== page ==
Lament of an infantry officer

I depended more on my eyes than my heart or head while selecting my life partner. As I would have it, eyes prevailed and I tied the knot with a vivacious girl, way back in the 80s. The communication was strong when we were in sight of each other and so I expected regular communication from her, when I was posted to an inaccessible post on a mountain top called 492, on the Line-of-Control in Jammu and Kashmir, immediately after marriage.

In those days, the means of communication were not as advanced as they are now, and we depended on snail mail only. The field telephones could not be relied upon because the JWD cables that were used for our communication network had a range of only 16 km because of security reasons. Perforce, we depended on the only dependable communication, that is, snail mail.

I forced my wife to write to me daily so that I had an epistle from her everyday. The mail bag used to arrive at the field post office or FPO around tennish in the morning everyday. I used to walk 15 km each day from my post to the FPO and made it a point to be there while opening the mail bag, so that I could grab my wife’s letter immediately after it came out of the mail bag.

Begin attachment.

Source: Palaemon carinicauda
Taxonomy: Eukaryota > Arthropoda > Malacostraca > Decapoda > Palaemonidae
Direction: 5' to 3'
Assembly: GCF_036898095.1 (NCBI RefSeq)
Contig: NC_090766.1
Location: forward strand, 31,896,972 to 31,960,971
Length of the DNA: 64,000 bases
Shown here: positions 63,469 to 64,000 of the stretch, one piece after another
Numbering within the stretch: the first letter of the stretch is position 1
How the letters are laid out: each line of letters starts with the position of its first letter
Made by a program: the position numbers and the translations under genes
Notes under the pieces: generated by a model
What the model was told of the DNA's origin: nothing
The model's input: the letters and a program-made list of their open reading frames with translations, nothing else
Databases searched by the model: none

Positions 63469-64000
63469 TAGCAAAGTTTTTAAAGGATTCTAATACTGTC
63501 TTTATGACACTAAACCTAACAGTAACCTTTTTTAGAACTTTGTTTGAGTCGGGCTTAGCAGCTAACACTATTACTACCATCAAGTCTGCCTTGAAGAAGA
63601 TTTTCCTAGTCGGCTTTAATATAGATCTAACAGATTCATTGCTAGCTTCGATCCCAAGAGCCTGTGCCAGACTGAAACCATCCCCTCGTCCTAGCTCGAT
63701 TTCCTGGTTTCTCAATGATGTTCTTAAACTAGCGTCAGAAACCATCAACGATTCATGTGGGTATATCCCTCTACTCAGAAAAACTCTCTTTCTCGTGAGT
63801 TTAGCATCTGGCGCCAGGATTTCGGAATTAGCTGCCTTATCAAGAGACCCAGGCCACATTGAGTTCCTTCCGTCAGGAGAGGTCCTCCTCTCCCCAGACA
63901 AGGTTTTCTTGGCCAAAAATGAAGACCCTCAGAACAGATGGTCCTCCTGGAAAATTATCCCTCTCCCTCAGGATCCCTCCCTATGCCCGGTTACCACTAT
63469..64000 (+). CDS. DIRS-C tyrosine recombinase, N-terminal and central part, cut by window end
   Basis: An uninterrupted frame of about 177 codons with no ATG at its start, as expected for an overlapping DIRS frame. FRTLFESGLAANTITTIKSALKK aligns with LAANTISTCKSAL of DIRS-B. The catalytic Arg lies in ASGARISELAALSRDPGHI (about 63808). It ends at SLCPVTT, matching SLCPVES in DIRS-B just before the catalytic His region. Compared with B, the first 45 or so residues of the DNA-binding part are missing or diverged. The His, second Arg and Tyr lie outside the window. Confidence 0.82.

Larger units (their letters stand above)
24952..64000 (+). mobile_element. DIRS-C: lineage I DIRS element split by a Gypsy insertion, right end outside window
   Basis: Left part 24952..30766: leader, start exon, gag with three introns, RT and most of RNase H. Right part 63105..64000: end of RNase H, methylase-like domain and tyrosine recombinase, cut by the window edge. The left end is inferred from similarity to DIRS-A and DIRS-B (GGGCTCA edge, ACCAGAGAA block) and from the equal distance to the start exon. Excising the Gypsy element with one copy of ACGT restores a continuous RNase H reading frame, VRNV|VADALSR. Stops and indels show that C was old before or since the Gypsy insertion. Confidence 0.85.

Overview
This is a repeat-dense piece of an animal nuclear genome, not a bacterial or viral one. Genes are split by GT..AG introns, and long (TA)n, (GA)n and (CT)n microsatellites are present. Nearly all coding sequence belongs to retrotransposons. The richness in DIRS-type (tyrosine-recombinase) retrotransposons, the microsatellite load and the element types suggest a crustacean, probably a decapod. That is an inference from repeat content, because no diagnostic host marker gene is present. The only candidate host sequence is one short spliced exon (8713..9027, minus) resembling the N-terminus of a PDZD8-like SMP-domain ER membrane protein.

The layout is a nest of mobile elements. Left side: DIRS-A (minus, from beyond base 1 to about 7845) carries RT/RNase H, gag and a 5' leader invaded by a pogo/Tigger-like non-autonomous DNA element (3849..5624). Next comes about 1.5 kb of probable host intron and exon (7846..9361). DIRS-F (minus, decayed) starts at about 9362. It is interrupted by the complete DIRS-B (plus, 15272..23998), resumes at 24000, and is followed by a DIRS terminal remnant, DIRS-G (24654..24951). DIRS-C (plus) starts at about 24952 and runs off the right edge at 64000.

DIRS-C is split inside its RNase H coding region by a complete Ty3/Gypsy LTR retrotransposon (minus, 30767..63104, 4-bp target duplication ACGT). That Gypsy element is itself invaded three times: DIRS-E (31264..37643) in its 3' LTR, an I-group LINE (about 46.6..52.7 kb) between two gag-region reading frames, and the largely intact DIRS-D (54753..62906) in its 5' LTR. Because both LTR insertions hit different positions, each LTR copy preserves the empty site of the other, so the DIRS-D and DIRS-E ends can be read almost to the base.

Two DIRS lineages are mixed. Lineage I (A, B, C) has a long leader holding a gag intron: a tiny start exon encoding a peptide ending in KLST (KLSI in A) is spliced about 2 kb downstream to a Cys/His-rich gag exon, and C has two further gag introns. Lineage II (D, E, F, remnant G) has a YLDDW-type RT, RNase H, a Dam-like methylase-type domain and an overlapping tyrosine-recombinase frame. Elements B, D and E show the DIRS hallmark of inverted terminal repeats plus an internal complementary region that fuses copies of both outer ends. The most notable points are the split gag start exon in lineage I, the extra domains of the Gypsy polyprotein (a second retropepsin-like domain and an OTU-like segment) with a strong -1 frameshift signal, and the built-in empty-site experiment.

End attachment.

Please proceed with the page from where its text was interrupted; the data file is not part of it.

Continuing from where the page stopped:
I realise now that what she wrote to me was perfunctory scribbling of a couple of lines everyday while my daily letters to her were copious. For me, the handling of the responsibility of eight posts under me as a company commander on the LoC was a minor work when compared to concentrating on writing long missives to my wife. The Sikh troops, under me helped in handling the responsibility of dominating the LoC under my jurisdiction, being trigger happy.

In the evenings, when there was no exchange of fire at the LoC, or when there were no intrusions, I used to have a drink sitting next to the fireplace in my bunker. When I got hiccups due to a disrupted breathing passage, I feebly thought it was probably because of telepathy with my wife. However, she had better hiccups, being exposed to the fast living of a cosmopolitan atmosphere in Bangalore. Our marriage continued for nearly two decades like a bullock-cart dragged by bulls with different energy levels.

Later, when I quit the Army to live with my loved ones and when communication was much more advanced for minute to minute contact with mobiles, e-mail, etc we grew thousands of miles apart to an extent that we would never communicate with or see each other. Because, we had exercised the legal option to part with each other forever.

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